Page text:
Chances are that when I bring up the term Planaria at least some of you recall memories of biology class. If you didn’t actually do it yourself, the rest of you saw illustrations showing experiments in which these fleshy little flatworms were sliced and diced for the sake of science. Cut one in half and each half eventually grew a new half to create two whole individuals. Cut off its head and the severed head grew a new body while the headless body sprouted a new head – again forming two new entities. Cut only the head in half and the beast will end up with two complete heads on one body. There is no end to the regenerative abilities of these tiny fellows (although I don’t think a blender-treated worm has much of a chance). One nineteenth century scientist stated that they were “immortal under the knife.”
They still figure heavily in major research today, but you are free to admit that it was the freakish nature of this beast that fascinated (and still fascinates) us. If you’ve ever had someone look at you like you had two heads, then you can relate to the meek little planarian.
What is less known is that Planarians are actually very common members of our local aquatic community (and by that I don’t mean the YMCA). There are thousands of different kinds and few of them are actually called Planaria. That is a genus name of one particular group that has become a general term to cover the whole group of flatworms called Turbellarians. They go by names such as Dugesia, Girardia, and Schmidtea but we commoners just call them Planaria and we “is o.k. wid dat.” Should I say this amongst a group of flatworm scientists I would undoubtedly be looked at as if I had two heads.
So, why you ask do I bring this up? Well, I encountered a whole school of tubellarians the other day in a small drainage outlet. A thin sheet of ice covered the slowly flowing water and the flatworms were crawling about the bottom as if it were a balmy summer day. I bent down to get a better look and spotted at least a dozen at or near the opening of the drain pipe. It is not unusual to spot one or two, but to see a whole bunch of them in the middle of winter is worthy of note. I here, therefore, note.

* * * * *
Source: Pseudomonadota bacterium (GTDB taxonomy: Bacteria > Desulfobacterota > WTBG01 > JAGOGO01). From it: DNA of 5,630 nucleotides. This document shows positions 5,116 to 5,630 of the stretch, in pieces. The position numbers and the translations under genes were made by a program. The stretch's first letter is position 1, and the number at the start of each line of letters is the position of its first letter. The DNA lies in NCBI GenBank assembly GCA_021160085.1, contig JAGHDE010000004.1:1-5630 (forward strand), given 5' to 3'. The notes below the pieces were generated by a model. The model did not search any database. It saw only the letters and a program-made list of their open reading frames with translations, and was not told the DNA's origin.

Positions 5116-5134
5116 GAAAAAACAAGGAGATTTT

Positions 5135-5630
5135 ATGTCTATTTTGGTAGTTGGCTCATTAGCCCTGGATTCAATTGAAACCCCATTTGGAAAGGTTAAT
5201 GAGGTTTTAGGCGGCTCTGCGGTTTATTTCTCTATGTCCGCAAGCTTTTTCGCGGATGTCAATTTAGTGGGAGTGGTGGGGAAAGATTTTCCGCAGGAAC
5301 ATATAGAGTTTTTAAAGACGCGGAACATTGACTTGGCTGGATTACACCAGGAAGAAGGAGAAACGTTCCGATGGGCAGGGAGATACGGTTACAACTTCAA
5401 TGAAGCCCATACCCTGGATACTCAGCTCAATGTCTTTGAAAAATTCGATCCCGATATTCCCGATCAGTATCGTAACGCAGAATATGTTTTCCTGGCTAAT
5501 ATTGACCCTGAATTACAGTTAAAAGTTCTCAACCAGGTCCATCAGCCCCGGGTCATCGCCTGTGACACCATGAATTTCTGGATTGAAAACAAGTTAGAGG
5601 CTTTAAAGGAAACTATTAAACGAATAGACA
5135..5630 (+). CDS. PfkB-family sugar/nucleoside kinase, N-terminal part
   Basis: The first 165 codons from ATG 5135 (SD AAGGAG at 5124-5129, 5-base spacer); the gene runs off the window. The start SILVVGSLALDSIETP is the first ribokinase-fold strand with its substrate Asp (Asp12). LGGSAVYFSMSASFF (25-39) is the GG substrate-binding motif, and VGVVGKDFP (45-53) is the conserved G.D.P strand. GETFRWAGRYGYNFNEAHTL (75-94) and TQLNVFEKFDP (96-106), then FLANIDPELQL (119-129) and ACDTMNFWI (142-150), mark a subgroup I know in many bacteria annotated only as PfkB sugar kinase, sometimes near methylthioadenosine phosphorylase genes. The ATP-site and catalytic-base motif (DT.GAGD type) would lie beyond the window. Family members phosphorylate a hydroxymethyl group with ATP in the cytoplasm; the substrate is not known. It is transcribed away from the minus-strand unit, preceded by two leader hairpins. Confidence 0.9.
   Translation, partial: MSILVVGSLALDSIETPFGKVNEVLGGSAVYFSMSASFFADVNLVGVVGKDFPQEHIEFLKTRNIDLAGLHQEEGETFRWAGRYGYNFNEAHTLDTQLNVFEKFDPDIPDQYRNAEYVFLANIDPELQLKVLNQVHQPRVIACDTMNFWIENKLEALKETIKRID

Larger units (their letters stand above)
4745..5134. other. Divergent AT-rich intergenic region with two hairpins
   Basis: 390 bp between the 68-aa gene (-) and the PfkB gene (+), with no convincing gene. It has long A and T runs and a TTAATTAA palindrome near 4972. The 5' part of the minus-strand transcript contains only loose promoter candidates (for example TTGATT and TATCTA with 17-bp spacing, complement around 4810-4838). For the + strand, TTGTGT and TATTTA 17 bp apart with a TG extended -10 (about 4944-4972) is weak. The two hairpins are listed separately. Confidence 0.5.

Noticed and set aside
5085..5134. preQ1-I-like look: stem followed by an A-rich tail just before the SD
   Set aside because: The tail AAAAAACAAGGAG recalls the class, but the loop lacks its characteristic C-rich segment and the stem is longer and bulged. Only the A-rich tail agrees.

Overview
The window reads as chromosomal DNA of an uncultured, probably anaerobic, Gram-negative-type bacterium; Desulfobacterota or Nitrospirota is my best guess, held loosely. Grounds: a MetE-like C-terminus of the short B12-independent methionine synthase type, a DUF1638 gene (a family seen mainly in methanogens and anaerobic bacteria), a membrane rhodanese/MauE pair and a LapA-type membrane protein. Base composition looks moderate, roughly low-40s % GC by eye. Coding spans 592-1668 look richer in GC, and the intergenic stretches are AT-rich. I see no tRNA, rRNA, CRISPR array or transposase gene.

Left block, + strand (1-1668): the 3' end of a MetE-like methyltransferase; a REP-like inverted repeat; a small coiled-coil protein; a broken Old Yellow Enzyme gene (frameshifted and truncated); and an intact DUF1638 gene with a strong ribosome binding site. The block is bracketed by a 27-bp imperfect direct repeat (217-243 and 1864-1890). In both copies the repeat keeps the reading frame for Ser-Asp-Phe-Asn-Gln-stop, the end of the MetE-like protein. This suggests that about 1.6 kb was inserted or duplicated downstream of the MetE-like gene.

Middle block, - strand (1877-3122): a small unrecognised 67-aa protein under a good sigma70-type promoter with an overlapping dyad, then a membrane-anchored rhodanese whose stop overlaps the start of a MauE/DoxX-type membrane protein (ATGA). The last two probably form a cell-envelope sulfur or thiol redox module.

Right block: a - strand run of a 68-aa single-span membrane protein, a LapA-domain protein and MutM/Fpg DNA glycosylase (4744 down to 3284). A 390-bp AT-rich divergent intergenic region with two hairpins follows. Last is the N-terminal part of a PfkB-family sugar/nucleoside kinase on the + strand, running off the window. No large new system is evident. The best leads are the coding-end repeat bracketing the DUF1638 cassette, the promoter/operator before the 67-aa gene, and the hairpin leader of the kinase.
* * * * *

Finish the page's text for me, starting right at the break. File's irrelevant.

I wanted to get an even better look and decided to de-glove and plunge my hand into the icy water to get one. They retracted into a ball up upon being touched. Using a piece of the fractured ice, I was able to convince one to drift up and re-attach to its surface. It adhered to the ice after I brought it out of the water.
A planarian on ice is a remarkable sight for two reasons. First of all, you can notice the basic body plan of these ditch worms. Many planarians have an arrow-shaped head with two side projections called auricles (they are not ears but look as if they could be). This type had a rounded head with a cleft palate. Look closely and you’ll see the trademark cross-eyed look of all planarians (see detail here). These are photo-receptive cells called ocelli and for all intents and purposes they are eyes (again, I am getting that look for those scientists!). The under view – as seen through the ice sheet (see below) – reveals a lighter spot located past the half-way point on the body which is actually the tubular mouth. These creatures feed on rotten meat, diatoms, and other invertebrates using this mouth. The other remarkable feature in this case was that this fleshy watery creature didn’t freeze solid out in the crisp winter air.
The planarian moved about on the ice as if it were a mere leaf or rock. It skated about on a layer of mucus and I assume this mucus, combined with a hefty internal dose of anti-freeze, is what kept this example mobile and care-free. I, on the other hand, was getting very cold. My exposed and ice-dipped fingers were beginning to lose their feeling, so I had to plunk the cross-eyed creature back into the drink and give my hands the blower treatment.
How incredible it is that the fine little things of nature are so very tough in so many ways.